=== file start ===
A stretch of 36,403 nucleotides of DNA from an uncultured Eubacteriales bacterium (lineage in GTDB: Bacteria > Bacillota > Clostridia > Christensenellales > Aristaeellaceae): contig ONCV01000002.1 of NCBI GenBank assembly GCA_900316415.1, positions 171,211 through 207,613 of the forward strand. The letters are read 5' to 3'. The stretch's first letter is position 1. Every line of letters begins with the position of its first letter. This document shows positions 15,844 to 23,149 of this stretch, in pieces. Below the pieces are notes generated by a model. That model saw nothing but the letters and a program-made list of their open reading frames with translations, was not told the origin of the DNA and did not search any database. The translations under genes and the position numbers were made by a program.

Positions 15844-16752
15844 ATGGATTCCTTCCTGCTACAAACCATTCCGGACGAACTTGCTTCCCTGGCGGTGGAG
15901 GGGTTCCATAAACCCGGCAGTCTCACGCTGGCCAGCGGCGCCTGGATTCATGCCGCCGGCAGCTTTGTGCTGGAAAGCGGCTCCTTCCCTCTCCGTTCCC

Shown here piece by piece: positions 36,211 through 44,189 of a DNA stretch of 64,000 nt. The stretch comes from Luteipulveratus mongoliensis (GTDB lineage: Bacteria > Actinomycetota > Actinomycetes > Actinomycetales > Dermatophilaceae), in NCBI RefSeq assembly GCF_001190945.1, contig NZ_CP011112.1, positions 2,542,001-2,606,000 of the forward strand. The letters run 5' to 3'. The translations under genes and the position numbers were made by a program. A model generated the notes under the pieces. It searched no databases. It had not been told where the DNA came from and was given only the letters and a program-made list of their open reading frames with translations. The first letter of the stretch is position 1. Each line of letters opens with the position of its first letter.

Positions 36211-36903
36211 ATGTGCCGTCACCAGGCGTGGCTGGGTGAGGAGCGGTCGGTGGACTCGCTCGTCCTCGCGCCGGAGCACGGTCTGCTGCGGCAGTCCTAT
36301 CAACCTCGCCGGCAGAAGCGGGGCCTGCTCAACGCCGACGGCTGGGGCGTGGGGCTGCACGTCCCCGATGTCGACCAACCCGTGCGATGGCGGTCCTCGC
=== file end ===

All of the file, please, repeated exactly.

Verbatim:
A stretch of 36,403 nucleotides of DNA from an uncultured Eubacteriales bacterium (lineage in GTDB: Bacteria > Bacillota > Clostridia > Christensenellales > Aristaeellaceae): contig ONCV01000002.1 of NCBI GenBank assembly GCA_900316415.1, positions 171,211 through 207,613 of the forward strand. The letters are read 5' to 3'. The stretch's first letter is position 1. Every line of letters begins with the position of its first letter. This document shows positions 15,844 to 23,149 of this stretch, in pieces. Below the pieces are notes generated by a model. That model saw nothing but the letters and a program-made list of their open reading frames with translations, was not told the origin of the DNA and did not search any database. The translations under genes and the position numbers were made by a program.

Positions 15844-16752
15844 ATGGATTCCTTCCTGCTACAAACCATTCCGGACGAACTTGCTTCCCTGGCGGTGGAG
15901 GGGTTCCATAAACCCGGCAGTCTCACGCTGGCCAGCGGCGCCTGGATTCATGCCGCCGGCAGCTTTGTGCTGGAAAGCGGCTCCTTCCCTCTCCGTTCCC

Shown here piece by piece: positions 36,211 through 44,189 of a DNA stretch of 64,000 nt. The stretch comes from Luteipulveratus mongoliensis (GTDB lineage: Bacteria > Actinomycetota > Actinomycetes > Actinomycetales > Dermatophilaceae), in NCBI RefSeq assembly GCF_001190945.1, contig NZ_CP011112.1, positions 2,542,001-2,606,000 of the forward strand. The letters run 5' to 3'. The translations under genes and the position numbers were made by a program. A model generated the notes under the pieces. It searched no databases. It had not been told where the DNA came from and was given only the letters and a program-made list of their open reading frames with translations. The first letter of the stretch is position 1. Each line of letters opens with the position of its first letter.

Positions 36211-36903
36211 ATGTGCCGTCACCAGGCGTGGCTGGGTGAGGAGCGGTCGGTGGACTCGCTCGTCCTCGCGCCGGAGCACGGTCTGCTGCGGCAGTCCTAT
36301 CAACCTCGCCGGCAGAAGCGGGGCCTGCTCAACGCCGACGGCTGGGGCGTGGGGCTGCACGTCCCCGATGTCGACCAACCCGTGCGATGGCGGTCCTCGC